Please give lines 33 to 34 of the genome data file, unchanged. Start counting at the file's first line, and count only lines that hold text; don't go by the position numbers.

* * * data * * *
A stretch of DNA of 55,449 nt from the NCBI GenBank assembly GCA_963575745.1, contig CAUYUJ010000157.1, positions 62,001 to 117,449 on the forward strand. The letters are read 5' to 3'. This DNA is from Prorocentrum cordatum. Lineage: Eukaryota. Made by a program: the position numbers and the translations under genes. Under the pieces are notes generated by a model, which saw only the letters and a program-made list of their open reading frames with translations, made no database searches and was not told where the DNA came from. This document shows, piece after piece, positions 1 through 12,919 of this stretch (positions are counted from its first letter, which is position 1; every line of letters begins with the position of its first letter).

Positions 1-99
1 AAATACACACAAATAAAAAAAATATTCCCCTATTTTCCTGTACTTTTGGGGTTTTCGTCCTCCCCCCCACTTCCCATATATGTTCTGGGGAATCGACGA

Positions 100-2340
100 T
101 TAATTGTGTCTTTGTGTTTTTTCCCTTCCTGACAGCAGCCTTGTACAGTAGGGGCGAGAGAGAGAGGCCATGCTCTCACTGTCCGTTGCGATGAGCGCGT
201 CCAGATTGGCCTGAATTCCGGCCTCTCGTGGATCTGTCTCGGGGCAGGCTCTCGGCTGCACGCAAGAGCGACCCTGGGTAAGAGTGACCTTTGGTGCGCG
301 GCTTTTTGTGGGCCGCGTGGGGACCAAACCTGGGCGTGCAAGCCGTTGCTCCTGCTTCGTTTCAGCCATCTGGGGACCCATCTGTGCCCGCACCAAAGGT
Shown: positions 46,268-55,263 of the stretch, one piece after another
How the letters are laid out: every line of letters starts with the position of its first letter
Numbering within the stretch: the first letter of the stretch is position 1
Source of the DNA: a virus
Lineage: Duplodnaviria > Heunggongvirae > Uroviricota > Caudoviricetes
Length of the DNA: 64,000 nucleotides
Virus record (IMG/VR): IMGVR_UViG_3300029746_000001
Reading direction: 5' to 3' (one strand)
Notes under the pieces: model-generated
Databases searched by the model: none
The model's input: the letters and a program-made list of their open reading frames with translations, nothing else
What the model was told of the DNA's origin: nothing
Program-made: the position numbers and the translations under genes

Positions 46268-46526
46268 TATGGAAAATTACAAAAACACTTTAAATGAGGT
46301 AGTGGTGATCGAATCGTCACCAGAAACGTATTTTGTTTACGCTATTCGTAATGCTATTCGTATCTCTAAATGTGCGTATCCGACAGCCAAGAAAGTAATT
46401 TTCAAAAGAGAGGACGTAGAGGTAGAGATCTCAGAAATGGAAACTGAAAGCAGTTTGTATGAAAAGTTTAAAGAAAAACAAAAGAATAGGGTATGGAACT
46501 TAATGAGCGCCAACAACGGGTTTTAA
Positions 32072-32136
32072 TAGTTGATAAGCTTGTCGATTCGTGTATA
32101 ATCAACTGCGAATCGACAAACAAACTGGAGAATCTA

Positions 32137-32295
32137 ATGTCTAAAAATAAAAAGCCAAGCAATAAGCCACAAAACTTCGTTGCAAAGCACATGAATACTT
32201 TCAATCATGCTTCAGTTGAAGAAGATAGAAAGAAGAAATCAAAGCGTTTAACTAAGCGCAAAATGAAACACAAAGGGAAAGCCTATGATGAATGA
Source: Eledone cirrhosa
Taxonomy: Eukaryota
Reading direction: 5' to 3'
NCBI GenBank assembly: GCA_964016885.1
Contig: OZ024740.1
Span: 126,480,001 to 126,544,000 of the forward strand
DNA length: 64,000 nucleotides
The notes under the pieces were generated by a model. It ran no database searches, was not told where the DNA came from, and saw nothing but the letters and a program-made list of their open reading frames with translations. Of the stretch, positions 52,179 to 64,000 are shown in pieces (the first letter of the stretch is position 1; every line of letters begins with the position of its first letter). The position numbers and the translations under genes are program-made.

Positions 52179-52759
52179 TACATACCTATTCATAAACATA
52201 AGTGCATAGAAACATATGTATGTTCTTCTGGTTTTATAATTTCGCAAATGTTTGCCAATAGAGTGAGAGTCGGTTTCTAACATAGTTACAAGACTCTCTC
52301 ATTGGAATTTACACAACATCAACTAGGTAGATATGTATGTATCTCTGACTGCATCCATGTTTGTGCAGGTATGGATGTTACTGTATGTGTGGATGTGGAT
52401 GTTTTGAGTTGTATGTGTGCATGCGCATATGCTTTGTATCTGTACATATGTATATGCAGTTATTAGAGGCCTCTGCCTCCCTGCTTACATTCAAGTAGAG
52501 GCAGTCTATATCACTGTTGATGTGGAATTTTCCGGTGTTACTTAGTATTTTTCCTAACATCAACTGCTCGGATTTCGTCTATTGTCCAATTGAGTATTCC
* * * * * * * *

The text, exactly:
Source: Eledone cirrhosa
Taxonomy: Eukaryota